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Past set to come back to life in full royal glory

Local | Bernard Charnwut Chan Feb 13, 2019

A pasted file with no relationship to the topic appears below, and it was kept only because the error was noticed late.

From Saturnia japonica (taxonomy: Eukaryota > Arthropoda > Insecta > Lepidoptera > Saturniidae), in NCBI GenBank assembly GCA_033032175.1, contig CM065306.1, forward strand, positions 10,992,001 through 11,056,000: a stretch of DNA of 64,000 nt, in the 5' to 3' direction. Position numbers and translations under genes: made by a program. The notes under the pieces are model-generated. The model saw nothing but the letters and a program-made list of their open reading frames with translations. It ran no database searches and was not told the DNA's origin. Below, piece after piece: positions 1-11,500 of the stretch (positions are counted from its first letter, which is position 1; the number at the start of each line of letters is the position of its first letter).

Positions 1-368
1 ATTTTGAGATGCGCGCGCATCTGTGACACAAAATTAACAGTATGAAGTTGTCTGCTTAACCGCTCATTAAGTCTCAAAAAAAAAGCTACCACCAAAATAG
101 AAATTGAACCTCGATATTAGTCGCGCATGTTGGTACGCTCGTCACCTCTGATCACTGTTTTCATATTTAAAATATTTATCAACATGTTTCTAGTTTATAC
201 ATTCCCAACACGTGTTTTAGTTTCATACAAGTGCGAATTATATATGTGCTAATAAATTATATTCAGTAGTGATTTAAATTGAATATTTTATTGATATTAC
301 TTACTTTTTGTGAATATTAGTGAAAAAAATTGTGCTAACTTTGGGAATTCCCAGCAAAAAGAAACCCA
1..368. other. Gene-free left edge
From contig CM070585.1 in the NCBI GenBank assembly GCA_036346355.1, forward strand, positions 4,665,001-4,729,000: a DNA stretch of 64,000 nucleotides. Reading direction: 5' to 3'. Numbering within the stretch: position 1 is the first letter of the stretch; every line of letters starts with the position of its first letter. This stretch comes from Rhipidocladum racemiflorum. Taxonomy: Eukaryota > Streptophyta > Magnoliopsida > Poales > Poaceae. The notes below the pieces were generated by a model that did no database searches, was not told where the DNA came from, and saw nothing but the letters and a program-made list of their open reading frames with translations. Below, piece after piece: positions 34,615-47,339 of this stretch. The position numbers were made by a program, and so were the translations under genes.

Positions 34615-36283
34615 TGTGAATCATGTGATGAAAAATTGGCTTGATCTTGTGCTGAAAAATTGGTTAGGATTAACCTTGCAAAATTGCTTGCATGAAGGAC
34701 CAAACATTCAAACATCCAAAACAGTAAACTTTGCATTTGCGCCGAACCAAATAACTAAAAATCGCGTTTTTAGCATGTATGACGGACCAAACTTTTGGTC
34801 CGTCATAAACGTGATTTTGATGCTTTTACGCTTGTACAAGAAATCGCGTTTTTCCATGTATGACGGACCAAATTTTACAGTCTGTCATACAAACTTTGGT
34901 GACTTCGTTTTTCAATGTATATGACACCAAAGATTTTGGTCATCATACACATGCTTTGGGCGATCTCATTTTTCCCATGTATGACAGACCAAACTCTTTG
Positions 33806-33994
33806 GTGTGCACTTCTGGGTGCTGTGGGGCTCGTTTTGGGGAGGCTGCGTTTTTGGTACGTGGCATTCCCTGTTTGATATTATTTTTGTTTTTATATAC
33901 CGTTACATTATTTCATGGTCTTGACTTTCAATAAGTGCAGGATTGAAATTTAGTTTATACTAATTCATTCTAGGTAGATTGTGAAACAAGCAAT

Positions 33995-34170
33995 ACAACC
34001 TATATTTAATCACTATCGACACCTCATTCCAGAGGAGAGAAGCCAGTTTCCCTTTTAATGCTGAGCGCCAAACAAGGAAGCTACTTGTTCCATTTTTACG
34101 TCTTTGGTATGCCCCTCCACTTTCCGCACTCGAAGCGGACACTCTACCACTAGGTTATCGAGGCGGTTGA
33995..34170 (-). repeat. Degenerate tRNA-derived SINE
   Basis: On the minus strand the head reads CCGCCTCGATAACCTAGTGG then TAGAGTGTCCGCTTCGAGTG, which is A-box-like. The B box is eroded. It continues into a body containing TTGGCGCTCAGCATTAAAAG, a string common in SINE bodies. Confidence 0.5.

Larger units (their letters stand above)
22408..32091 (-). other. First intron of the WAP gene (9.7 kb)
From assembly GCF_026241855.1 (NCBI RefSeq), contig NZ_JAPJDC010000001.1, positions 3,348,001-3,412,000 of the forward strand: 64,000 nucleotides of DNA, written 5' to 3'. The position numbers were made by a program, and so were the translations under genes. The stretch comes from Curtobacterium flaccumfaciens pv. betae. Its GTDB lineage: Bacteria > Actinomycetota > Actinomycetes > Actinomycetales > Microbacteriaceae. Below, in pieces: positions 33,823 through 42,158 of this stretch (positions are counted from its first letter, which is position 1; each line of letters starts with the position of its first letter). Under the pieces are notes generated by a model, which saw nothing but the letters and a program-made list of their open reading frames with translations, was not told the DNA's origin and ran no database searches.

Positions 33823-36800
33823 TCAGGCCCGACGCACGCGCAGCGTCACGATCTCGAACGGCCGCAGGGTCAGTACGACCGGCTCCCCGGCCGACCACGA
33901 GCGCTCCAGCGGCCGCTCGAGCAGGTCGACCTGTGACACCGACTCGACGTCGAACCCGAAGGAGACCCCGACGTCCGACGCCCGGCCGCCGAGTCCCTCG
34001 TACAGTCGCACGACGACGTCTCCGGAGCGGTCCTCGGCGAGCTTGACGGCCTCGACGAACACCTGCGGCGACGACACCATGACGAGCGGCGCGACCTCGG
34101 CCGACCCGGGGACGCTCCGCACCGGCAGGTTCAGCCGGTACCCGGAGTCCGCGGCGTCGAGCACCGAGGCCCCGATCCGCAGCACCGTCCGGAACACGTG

The Hall of Rectitude and the Garden of the Palace of Established Happiness are in the northwest part of the Forbidden City - now the Palace Museum - in Beijing. The hall dates from around the 1690s, the time of Emperor Kangxi, and hosted Buddhist rituals and housed a large collection of Tibetan religious treasures. The latter was built some 50 years later by Emperor Qianlong as a personal, luxurious retreat of galleries and courtyards. In June 1923 - when deposed emperor Puyi was still resident in the city - a fire largely destroyed these compounds. For decades, they were left abandoned. In 2000 and 2006, the Hong Kong-based China Heritage Fund offered to support their reconstruction. The plan was use old paintings and records to recreate the structures and features of the prayer halls, pleasure gardens and pavilions as they would have been at the height of Qianlong's reign in the mid-18th century. The project emphasized use of authentic materials and construction and decoration methods, from roof tiles to the paintwork on wooden pillars. The whole process involved recreating and preserving not just built heritage, but traditional tools and crafts. Like much of the Forbidden City, these two sites have not been open to the public. But the Palace Museum is undergoing major upgrades to visitor access and facilities ahead of its centennial in 2025, and authorities have just announced that the Qianlong garden will open in 2020. Bernard Charnwut Chan is chairman of The Jockey Club CPS Advisory Committee standard@bernardchan.com


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